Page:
2 years ago
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In an exclusive interview with motogp.com Aprilia Racing Team Gresini’s Michael Laverty discusses replacing Marco Melandri at the German GP.
Michael Laverty rode at the Sachsenring as replacement for Marco Melandri in the Factory Aprilia team, finishing the race in 20th. In an exclusive interview with motogp.com he discusses how the opportunity came about, and his performance over the weekend:
Michael – How did the last minute deal to ride at the Sachsenring come about?
“I am the Aprilia test rider, so I had terms in my contract with them to wild card this season anyway. The decision with Marco came quite close to the German GP, so Aprilia just called me up and asked me to take up the wild card option on the contract and we just got it all setup really quickly, we managed to turn it around in a day. It was nice to get the call and be back on the MotoGP grid, but it was all a bit of a rush leading up to the event. I had just come back from racing at Knockhill in BSB and it was just a case of heading home immediately, repack, and get back on the road to the Sachsenring.”
What is the on-going arrangement with Aprilia?
“At the moment I am just waiting on Aprilia to make a decision, obviously the separation with Marco is still recent, so they will sit down as a team with the Piaggio bosses and decide what they want to do going forward. I am not sure on their plans, so I shall wait to hear.”
Bearing in mind the last minute nature of the deal, how did you rate your performance at German GP?
“I guess I did okay, but if you feel you are capable of more you always leave a bit frustrated. I had more potential, it was just that in the time frame I had I was simply trying to get comfortable and find a direction with the bike setup to suit me. I felt that after the race I knew what I needed to do, I just needed one more day! It was a good experience plus it was my first time ever riding for a full Factory team, which was great, and I felt really welcome in the team. It was just on the track that I felt a little frustrated, as I was slower than I was last year on the PBM ART bike and the RS-GP has a lot more potential than that machine. We have the seamless shift gearbox, pneumatic valves, and with everything else the bike is capable of a lot more, I just didn’t have the time frame to extract everything out of it. When I spoke to the team, they were quite happy, so maybe if I had hit my targets I would have been overachieving! I wanted to be battling with the Open class Honda guys, and I was at the start, but after a few laps it was pretty clear that I didn’t have the pace to run with them and was losing the rear a lot. So I had to settle for the result and bring it home, but in the timeframe I think we did a pretty good job.”
How hard was it to switch from BSB straight to MotoGP™?
“It was harder when I first made the step up to MotoGP, but now I have a reference point for the different tyres, carbon brakes, and the electronics systems, it takes maybe ten to fifteen laps for me to feel comfortable on the bike! To get the maximum takes a little bit more time. It is quite an easy transition for me as I have done it a few times now, but the tyres, brakes and electronics are the biggest differences, along with the more rigid nature of a GP chassis, so you just have to recalibrate your brain. It would be much harder if I had ridden the Sachsenring on a superbike, but as I have only ever ridden a GP bike here it makes it a lot easier as my reference points are very similar from last time.”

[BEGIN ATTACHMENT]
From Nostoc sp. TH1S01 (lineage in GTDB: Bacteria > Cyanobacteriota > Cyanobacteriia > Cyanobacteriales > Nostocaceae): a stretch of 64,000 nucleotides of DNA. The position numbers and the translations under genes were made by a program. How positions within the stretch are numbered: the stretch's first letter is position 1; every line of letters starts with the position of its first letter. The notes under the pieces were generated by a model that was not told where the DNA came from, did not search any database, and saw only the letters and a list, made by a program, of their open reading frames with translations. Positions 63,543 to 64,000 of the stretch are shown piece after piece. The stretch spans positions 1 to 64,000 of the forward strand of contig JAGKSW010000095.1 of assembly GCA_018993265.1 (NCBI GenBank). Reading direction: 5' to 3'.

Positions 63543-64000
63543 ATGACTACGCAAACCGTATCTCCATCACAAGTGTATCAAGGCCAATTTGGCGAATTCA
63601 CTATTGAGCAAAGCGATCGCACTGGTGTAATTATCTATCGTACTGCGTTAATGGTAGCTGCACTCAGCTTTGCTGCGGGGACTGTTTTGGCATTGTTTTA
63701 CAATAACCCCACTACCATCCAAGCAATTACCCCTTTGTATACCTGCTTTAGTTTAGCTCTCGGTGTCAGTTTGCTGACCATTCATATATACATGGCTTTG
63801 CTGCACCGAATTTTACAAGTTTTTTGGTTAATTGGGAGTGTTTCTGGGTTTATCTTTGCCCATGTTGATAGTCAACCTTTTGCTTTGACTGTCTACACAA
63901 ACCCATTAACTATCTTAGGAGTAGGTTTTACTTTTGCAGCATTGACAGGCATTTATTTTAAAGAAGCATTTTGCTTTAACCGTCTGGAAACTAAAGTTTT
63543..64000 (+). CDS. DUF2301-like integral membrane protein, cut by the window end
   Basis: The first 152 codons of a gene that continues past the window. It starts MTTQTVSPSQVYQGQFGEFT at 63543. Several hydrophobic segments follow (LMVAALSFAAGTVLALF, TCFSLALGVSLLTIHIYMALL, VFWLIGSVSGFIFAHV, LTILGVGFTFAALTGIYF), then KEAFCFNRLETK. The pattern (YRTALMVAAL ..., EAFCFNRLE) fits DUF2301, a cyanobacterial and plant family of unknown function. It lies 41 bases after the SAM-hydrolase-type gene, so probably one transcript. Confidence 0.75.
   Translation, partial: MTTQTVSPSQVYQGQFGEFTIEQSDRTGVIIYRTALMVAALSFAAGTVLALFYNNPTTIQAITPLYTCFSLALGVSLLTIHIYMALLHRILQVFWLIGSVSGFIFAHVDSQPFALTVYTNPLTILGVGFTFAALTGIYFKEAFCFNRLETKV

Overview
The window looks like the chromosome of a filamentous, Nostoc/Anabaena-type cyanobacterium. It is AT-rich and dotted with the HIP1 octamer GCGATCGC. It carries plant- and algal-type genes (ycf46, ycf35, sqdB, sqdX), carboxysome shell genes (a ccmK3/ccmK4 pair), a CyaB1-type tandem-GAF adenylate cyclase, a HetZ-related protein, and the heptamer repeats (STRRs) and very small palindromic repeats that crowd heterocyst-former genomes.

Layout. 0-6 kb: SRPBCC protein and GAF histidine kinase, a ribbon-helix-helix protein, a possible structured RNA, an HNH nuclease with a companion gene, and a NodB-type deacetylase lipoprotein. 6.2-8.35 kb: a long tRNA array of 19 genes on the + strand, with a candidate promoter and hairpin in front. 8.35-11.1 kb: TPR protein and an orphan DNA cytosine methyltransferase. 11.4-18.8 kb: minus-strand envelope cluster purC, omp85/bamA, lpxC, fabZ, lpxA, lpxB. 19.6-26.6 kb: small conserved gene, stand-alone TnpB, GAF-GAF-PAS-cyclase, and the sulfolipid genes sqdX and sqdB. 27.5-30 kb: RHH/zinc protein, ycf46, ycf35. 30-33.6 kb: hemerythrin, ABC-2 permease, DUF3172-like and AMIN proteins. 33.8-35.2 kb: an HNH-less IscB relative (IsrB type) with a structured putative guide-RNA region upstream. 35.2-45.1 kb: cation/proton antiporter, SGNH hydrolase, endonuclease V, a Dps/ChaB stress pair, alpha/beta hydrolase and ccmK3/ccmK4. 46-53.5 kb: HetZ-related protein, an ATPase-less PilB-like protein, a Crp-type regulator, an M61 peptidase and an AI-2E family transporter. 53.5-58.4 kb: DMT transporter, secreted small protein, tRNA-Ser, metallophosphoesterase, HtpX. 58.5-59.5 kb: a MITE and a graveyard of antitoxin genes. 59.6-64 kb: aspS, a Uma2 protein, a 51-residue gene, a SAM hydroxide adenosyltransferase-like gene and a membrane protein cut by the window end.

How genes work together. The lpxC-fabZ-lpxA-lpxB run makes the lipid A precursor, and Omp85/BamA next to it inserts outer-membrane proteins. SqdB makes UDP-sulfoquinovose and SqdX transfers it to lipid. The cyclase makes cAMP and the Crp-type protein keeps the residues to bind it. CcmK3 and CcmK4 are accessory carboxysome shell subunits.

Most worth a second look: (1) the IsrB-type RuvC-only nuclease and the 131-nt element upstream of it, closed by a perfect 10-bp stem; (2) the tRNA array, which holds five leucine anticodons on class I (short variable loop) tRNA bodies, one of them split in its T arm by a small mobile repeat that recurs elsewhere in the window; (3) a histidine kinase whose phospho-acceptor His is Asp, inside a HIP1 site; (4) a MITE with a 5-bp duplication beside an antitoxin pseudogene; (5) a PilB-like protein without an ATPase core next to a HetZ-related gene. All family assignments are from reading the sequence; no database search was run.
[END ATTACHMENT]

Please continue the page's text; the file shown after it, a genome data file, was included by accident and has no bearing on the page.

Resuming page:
Is it true you only had one set of Factory leathers for the race?
“Yes that is true! As it was so last minute, I could only get one suit made in time. I had my two tests suits with me, but they were backup and I really didn’t want to have to use them. Luckily I only really had that one escapade into the gravel so I didn’t have to use them, but that’s an added pressure, to not want to crash and mess up those awesome leathers. Obviously when you are on the bike you forget about it, but between sessions due to the circumstances, it was always there at the bike of my mind!”
What was it like to line up on the MotoGP™ grid with your brother Eugene?
“Really cool! Coming from a small country like Ireland and to have two of us on the grid together was awesome. We started racing for fun, it was a hobby and it’s become our career, so to be lining up on the grid at the pinnacle of the sport was a cool feeling. Unfortunately Eugene was having his toughest weekend of the season and I was just feeling my way back into it, so we weren’t both where we wanted to be performance wise, but it was a great experience for the Laverty family to have us both out there.”
What do you think your potential on the RS-GP bike would be if you were to race for the rest of the season?
“I think I could get close to where Alvaro Bautista is at the moment, which I think is pretty close to the maximum you can get from this bike. He is doing a great job, when we overlaid our data, I was stronger a little a bit on the brakes but his corner exit was better. So if I adjusted my style a little bit, and also worked on the setup of the bike, I think I could be doing something similar to what he has achieved. I think that would be realistic and if I get another shot at it, hopefully I can get that little bit closer.”
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